Courtesy National Park Service.
This is not news to songbirds, who started mixing crooning and wooing long before Frank Sinatra lamented that he "didn't stand a ghost of a chance with you."
Songbirds perform their vocal gymnastics to mark territory and get noticed by eligible females. Many scientists think the quality of the song tells her about his health -- since only a healthy guy bird could belt out the avian equivalent of "Lover Man."
Now we hear that female black-capped chickadees do more than listen closely. When their fellas lose out in a song competition, the ladies respond.
But not with a soothing, "Honey, maybe you can't hit high C-sharp, but you're still number-one. Come kiss my chicken lips."
No. The takeaway message for the ladies is: "I married a loser!"
And then they step outside the nest for some quick action with another guy! In evolutionary terms, that would guarantee that at least some of her young get top-notch genes.
The day I lost my baby
He calls it eavesdropping, since the females overhear the "conversations" of others.
Mennill studied wild-living black-capped chickadees at the Queen's University biological station and identified high- and low-status males. As with people, upper-crust chickadees skim off the cream, so to speak. "At a food source... everybody makes way for the highest ranking bird," he says.
Sing me softly of the blues
In contrast, a submissive song uses a different pitch, giving the first songster some breathing room..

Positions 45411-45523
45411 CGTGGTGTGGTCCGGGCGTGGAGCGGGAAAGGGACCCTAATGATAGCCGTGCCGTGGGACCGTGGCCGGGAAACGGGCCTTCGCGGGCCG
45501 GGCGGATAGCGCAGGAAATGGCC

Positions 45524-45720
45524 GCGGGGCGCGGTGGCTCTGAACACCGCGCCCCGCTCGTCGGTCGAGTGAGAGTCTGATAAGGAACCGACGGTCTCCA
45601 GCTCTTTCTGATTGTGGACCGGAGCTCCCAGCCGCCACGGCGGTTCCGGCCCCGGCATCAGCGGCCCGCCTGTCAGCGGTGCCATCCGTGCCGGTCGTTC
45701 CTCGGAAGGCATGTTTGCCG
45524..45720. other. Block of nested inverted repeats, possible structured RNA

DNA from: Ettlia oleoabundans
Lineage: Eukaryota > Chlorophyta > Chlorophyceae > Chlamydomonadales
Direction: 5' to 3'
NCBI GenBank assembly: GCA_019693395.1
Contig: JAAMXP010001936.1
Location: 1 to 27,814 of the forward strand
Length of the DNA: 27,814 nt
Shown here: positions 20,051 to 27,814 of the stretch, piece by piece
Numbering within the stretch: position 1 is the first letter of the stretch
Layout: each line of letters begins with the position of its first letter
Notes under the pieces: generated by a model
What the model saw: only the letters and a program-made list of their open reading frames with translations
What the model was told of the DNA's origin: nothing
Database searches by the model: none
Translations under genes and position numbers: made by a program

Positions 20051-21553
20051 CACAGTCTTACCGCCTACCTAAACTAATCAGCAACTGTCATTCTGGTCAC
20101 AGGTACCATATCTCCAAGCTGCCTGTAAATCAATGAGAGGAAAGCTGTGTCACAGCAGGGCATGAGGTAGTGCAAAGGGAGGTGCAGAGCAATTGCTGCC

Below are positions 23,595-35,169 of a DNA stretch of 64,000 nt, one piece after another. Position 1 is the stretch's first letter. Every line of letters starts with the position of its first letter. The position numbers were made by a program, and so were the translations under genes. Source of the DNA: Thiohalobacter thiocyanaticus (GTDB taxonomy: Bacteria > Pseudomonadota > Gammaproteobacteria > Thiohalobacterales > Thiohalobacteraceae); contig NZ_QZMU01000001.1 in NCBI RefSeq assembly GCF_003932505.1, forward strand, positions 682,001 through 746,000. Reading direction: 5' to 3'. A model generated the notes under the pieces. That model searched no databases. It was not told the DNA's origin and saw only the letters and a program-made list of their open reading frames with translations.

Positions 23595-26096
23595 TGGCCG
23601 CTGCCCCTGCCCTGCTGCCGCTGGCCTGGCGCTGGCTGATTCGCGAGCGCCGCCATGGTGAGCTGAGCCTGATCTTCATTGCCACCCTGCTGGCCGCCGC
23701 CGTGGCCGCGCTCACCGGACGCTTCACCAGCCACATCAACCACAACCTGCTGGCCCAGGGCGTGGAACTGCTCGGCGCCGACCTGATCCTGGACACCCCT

During mating season, Mennill hung out in the woods with a laptop and a speaker. He gathered the birds by playing the familiar chickadee call.
The genetics told the sordid tale, Mennill says. "After a high-ranking guy lost a competition because I matched and overlapped his song, his female engaged in extrapair copulations." To Mennill, this proves that the females are eavesdropping on the guy-to-guy discussion.
Although songbirds were once considered monogamous -- they hang out in couples, and all of the young in the nest of a dominant male are normally his -- their behavior actually has elements of Beach Blanket Bingo. Many females do a certain amount of stepping out on their mates.
So when the lady heard her guy humiliated by the computerized song, about half of her future young wound up having a different dad, Mennill reports. "She's accustomed to hearing him win every song contest, but after hearing him lose, she changes her reproductive strategy."
It's a lot stranger in the night
The overlapping and matching songs may have other uses, says Mennill. "Most animals, including chickadees, live in groups, where many males are singing at the same time. You have to have capacity to address one individual if you want to say 'Hey you, I want you out of my territory.'"
Moral of the story: Guys, if you want to impress the ladies, tune up those vocal cords,.
-- David Tenenbaum
Female Eavesdropping on Male song Contests in Songbirds, Daniel Mennill et al, Science, 3 May 2002.